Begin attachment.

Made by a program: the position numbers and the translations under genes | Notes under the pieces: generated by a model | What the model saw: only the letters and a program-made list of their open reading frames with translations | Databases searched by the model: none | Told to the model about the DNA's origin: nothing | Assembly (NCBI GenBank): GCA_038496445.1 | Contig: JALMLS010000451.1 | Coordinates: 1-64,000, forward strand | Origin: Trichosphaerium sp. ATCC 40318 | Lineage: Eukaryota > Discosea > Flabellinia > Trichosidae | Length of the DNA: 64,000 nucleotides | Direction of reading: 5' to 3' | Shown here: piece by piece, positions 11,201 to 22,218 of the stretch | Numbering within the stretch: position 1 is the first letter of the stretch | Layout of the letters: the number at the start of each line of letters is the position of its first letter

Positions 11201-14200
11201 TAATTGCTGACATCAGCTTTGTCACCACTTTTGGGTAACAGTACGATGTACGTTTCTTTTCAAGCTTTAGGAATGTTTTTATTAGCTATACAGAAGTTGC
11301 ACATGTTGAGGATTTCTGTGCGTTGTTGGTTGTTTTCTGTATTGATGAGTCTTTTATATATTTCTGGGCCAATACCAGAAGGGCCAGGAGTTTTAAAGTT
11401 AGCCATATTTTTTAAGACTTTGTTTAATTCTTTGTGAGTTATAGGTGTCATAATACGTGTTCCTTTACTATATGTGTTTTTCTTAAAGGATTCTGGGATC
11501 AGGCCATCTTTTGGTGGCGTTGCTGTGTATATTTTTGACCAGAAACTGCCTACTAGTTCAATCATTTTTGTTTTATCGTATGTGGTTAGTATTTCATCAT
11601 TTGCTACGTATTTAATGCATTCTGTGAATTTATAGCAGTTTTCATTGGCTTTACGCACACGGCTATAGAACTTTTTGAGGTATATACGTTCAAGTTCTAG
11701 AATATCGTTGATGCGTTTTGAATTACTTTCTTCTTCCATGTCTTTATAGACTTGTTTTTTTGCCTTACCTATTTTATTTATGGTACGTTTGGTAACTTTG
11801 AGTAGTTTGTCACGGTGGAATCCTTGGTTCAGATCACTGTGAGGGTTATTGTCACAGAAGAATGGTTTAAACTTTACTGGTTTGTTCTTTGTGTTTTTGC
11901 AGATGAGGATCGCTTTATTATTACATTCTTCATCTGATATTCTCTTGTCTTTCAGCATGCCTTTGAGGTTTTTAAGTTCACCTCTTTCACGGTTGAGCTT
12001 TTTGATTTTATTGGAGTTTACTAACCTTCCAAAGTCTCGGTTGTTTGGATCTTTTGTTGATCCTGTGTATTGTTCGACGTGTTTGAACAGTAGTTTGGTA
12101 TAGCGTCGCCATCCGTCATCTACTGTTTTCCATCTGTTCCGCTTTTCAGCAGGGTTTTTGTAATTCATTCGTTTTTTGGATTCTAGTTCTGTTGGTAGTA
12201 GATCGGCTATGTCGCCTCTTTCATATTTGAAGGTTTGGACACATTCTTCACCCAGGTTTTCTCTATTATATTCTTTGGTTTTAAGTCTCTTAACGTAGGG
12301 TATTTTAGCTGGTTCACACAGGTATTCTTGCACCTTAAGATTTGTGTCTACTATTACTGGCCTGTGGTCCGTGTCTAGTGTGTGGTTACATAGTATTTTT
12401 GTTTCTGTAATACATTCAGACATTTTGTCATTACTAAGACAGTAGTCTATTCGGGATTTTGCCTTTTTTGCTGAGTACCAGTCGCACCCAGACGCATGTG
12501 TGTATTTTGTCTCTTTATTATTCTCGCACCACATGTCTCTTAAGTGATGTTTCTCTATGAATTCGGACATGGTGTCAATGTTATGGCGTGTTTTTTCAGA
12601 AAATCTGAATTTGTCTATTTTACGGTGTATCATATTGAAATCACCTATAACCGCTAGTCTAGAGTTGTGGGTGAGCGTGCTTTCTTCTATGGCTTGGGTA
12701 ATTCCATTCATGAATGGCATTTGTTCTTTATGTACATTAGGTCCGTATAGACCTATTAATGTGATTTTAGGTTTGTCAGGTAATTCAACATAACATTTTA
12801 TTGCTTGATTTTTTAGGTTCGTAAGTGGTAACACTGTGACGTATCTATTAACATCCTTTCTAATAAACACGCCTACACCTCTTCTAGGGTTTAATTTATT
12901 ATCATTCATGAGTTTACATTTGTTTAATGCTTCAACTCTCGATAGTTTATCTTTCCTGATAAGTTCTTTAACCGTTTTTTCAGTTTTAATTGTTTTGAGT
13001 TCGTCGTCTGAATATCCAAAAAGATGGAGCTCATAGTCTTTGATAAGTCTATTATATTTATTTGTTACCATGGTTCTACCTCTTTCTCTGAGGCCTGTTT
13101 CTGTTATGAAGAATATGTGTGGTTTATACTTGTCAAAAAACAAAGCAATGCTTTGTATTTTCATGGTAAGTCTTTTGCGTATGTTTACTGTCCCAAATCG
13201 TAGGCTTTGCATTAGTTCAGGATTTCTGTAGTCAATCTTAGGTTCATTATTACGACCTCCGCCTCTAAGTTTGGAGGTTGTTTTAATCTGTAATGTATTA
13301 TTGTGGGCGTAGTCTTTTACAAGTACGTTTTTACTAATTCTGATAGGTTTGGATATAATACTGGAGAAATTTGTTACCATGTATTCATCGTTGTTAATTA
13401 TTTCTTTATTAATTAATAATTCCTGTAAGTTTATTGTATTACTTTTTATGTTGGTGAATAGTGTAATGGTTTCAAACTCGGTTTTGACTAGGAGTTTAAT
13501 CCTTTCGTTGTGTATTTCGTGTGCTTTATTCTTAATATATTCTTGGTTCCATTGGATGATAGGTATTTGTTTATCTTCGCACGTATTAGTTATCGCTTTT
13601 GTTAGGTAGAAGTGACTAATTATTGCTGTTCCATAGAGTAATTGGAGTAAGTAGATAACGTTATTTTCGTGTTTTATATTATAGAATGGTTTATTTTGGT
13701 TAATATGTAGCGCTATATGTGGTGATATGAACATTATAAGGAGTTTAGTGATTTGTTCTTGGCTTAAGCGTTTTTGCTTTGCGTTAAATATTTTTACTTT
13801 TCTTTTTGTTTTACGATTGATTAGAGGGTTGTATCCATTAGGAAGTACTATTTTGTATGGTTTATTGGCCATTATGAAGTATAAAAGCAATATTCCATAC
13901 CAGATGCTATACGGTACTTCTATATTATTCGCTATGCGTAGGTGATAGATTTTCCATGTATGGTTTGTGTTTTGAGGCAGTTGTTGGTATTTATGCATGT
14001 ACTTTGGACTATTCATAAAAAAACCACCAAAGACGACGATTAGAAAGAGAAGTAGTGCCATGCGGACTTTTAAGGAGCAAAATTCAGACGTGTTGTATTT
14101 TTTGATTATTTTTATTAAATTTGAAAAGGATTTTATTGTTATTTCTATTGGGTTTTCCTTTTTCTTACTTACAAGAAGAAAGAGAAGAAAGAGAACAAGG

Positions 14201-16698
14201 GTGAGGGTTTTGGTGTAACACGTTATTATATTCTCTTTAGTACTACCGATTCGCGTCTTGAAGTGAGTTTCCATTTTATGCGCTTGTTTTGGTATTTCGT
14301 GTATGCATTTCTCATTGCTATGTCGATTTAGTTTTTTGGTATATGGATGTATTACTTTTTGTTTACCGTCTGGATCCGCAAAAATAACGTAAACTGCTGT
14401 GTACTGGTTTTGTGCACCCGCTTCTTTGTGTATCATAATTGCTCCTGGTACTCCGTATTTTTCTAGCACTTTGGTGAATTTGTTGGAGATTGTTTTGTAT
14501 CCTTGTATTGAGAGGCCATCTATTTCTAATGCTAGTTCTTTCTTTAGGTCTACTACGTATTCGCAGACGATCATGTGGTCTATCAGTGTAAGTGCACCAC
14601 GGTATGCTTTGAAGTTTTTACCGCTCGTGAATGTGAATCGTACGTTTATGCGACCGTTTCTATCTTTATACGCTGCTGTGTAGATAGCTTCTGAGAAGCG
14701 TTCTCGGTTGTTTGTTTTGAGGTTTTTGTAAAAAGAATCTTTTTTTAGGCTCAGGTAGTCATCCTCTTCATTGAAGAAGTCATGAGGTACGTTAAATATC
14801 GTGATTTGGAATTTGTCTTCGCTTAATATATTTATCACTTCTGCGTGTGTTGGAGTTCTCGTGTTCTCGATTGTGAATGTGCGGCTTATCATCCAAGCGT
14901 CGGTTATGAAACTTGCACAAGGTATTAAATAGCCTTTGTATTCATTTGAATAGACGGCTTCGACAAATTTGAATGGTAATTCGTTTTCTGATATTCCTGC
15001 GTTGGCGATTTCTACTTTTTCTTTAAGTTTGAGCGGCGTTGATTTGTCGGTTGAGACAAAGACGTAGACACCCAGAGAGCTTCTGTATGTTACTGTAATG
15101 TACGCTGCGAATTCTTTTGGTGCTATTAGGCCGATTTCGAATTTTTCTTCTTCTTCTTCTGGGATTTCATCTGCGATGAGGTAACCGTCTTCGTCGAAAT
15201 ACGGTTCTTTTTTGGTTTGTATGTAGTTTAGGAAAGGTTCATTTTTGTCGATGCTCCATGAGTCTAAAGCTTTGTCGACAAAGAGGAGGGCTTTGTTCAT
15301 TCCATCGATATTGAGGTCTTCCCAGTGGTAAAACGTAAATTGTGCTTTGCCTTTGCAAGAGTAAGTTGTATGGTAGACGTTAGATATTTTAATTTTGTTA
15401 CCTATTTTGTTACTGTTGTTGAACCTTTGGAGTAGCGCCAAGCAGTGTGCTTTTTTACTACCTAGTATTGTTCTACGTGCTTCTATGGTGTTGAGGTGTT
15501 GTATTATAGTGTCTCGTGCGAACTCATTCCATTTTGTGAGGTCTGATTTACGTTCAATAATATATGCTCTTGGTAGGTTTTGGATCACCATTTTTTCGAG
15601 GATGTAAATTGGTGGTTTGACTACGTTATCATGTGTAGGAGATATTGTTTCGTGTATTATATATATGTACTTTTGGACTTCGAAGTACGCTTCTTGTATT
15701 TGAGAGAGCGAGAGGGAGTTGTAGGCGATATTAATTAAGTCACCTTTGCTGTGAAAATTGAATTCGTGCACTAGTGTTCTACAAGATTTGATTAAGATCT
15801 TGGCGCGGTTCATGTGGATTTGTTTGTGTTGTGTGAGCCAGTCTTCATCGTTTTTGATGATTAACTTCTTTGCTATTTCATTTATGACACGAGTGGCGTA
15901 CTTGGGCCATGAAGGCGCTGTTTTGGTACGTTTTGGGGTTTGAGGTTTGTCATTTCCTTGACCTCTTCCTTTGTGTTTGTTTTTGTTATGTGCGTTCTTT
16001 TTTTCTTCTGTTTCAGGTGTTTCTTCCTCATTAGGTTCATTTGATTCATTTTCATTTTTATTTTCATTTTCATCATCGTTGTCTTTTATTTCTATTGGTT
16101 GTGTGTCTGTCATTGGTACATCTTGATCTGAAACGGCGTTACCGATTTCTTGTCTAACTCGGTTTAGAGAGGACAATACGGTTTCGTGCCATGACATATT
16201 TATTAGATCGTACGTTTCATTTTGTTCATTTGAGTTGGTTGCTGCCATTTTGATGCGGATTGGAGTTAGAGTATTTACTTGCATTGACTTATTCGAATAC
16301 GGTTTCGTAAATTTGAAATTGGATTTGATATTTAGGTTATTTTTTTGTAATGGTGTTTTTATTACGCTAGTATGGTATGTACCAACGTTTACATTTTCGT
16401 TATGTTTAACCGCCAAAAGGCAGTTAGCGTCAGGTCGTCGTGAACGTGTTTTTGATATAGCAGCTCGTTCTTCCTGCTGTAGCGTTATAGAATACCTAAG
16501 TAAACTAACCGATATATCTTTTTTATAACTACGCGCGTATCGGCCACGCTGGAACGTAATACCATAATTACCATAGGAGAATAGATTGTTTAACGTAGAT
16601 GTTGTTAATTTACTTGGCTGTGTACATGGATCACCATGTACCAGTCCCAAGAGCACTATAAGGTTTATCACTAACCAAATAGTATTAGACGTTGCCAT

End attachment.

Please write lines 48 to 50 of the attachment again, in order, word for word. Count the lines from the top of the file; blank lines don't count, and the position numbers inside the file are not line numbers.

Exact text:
15601 GATGTAAATTGGTGGTTTGACTACGTTATCATGTGTAGGAGATATTGTTTCGTGTATTATATATATGTACTTTTGGACTTCGAAGTACGCTTCTTGTATT
15701 TGAGAGAGCGAGAGGGAGTTGTAGGCGATATTAATTAAGTCACCTTTGCTGTGAAAATTGAATTCGTGCACTAGTGTTCTACAAGATTTGATTAAGATCT
15801 TGGCGCGGTTCATGTGGATTTGTTTGTGTTGTGTGAGCCAGTCTTCATCGTTTTTGATGATTAACTTCTTTGCTATTTCATTTATGACACGAGTGGCGTA